Women are usually socialized early on in their development to please others. “Nurture,” “giving,” “sharing,” and “beauty” are traditionally held as feminine qualities; going against the grain of these ideals will get you in trouble. If you stand up for yourself and say, “No, I don’t want to do that,” “No, that’s not safe,” or “No, I’m not going to do that,” you’re easily labeled a bitch (Armstrong, et al. “‘Good Girls’: Gender, Social Class, and Slut Discourse on Campus.” Social Pscyhology Quarterly, 2014, Vol. 77(2) 100–122; Kalof, Vulnerability to sexual coercion among college women: A longitudinal study. Gender Issues, 2000, Volume 18, Issue 4, pp 47–58 ; Women’sHealth.gov. “Sexual Coercion.” Strong, “Is It Rape If You Say Yes? Five Types of Sexual Coercion, Explained,” additional references listed at end**). Or if no one verbally called you that to your face, you always deal with the personal guilt of not having accommodated the people around you. As though it’s your responsibility to make other people happy? If you’re struggling with trying to please others rather than yourself, I’d encourage you to watch this video:
Tracy McMillan struggled to find the emotional connections and support she lacked in her childhood. She sought it out by investing in and marrying other people without addressing her own personal needs and growth first. Eventually she discovered that searching for care and love in other people rather than yourself would never be enough. And it makes sense, too. Nobody else has enough energy to take care of both their own adult needs and someone else’s. These are things that you have to learn to do for yourself. I call this cradling yourself or holding yourself (discussed below) – you need to do it most when you feel insecure or unworthy (Neuman, “Low Self-Esteem”; Lachmann, “10 Sources of Low Self-Esteem”; Stringfellow, “Crash Course in Confidence or Self-Esteem”; Stringfellow, “Additional Resources for Confidence Crash Course”; Manson, The Subtle Art of Not Giving A F*ck; Harter, “Causes and Consequences of Low Self-Esteem in Children and Adolescents.” Self-Esteem, pp. 87-116.).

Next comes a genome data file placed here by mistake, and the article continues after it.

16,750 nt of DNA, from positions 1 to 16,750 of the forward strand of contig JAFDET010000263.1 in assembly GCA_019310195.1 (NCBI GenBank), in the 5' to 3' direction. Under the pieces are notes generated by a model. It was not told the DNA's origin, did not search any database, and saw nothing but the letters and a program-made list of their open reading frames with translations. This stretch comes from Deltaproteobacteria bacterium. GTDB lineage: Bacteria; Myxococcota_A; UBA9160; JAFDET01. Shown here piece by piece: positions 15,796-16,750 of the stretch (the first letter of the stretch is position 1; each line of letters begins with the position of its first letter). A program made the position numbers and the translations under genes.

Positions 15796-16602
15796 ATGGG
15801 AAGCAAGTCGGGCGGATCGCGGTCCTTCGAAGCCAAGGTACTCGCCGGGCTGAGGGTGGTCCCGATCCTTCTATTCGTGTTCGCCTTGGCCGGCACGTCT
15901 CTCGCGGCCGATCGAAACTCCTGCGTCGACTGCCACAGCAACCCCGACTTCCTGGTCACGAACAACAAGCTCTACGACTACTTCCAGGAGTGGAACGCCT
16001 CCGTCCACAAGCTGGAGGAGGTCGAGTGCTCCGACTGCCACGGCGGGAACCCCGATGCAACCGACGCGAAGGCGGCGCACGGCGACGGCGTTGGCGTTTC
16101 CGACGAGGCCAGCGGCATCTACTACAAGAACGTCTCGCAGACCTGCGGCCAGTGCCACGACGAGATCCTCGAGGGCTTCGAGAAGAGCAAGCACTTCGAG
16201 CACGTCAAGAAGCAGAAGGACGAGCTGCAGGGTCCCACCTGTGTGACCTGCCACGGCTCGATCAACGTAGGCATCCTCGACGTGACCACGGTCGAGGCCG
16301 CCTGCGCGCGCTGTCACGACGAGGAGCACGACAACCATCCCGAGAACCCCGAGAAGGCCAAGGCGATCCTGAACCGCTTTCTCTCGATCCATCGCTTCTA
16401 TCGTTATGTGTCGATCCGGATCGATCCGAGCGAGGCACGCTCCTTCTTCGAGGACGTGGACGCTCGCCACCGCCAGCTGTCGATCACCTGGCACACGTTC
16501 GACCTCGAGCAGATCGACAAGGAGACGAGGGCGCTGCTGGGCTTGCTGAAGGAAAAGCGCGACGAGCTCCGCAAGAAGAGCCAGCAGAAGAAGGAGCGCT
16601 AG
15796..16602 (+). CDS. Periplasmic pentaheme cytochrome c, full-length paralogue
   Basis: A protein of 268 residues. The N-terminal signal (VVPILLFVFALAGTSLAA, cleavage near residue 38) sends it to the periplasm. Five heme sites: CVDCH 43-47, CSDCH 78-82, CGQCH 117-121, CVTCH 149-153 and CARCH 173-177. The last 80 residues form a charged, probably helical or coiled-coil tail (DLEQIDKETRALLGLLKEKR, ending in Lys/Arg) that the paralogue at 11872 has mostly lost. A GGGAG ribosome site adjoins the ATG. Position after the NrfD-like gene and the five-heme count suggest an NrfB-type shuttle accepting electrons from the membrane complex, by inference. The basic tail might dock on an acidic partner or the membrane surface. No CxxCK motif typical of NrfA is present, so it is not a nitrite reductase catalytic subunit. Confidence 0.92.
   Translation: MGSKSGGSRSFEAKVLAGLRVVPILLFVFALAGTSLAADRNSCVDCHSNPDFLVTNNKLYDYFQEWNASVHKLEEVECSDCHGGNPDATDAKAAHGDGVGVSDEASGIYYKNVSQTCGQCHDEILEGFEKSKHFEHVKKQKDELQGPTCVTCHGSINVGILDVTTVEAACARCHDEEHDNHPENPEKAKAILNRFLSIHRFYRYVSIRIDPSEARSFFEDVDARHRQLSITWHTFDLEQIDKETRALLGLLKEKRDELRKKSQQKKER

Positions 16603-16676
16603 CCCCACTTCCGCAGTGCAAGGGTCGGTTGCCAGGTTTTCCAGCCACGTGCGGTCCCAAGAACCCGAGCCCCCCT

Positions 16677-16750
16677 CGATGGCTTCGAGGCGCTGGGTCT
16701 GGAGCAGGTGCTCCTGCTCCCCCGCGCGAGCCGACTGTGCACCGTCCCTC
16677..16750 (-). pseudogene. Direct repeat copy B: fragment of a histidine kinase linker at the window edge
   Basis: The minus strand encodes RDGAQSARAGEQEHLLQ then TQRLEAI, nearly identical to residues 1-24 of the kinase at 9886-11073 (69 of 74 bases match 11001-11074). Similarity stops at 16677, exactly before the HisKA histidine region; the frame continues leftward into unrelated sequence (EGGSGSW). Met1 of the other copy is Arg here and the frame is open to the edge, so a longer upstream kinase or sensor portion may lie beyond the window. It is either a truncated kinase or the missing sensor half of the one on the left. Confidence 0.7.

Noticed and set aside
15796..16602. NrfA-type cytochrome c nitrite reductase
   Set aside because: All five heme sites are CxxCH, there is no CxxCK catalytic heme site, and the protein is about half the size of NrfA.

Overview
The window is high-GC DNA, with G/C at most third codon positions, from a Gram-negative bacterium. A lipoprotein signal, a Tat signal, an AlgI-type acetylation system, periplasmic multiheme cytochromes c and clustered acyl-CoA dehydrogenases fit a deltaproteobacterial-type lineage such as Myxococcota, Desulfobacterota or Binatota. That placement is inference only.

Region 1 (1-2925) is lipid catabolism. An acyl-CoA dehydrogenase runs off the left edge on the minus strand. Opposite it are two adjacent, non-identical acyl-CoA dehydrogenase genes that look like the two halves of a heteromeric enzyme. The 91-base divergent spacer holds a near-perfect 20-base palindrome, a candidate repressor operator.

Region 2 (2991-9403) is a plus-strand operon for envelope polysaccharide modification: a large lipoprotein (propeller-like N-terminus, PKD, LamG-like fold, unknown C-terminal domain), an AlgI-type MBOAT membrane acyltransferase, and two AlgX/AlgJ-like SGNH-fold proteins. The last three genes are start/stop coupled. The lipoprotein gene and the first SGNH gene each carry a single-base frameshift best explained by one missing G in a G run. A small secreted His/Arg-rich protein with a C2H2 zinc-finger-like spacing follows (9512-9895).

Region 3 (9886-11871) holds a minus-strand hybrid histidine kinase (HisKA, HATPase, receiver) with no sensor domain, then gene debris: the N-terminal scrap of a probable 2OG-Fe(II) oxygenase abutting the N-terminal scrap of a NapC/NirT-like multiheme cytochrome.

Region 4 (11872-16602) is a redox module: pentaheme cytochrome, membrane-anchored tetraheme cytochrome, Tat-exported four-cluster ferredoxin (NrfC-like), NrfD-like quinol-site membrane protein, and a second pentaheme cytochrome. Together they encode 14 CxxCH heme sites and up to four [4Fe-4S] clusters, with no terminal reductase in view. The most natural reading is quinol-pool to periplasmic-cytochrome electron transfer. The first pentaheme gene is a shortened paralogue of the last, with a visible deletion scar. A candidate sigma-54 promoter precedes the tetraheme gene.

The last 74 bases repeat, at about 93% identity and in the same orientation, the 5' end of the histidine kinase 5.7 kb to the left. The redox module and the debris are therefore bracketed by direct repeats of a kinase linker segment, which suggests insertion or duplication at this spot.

Why We Do It
In our Christian-influenced American culture, a major message hidden among the cultural mores is “love others, then yourself” in order to feel loved, appreciated, successful, and good. If we don’t do this, we are sinful or bad and should be shamed (Uhlmann, Sanchez-Burks, “The Implicit Legacy of American Protestantism.” Journal of Cross-Cultural Psychology, 2014; Kennedy, Cohen, & Bailey. The American Pageant: A History of the Republic Advanced Placement Edition 13th Edition).
What Research Shows About Happy People
Psychological research, however, disagrees with this notion. In fact, the research shows that those who love themselves first actually have the wherewithal and the self-understanding to be able to advocate for their own needs in the context of others. The people who love themselves first also know what they need from other people and where their boundaries lie (Baumeister, “Understanding the Inner Nature of Low Self-Esteem: Uncertain, Fragile, Protective, and Conflicted.” Self-Esteem, pp. 201-218; Neff & Vonk, “Self-Compassion Versus Global Self-Esteem: Two Different Ways of Relating To Oneself”; Montgomery, “Signs That You May Need to Set Healthier Boundaries”; Kashani, et al. “Characteristics of Well Adjusted Adolescents.” Canadian Journal of Psychiatry, 1987. **additional references below).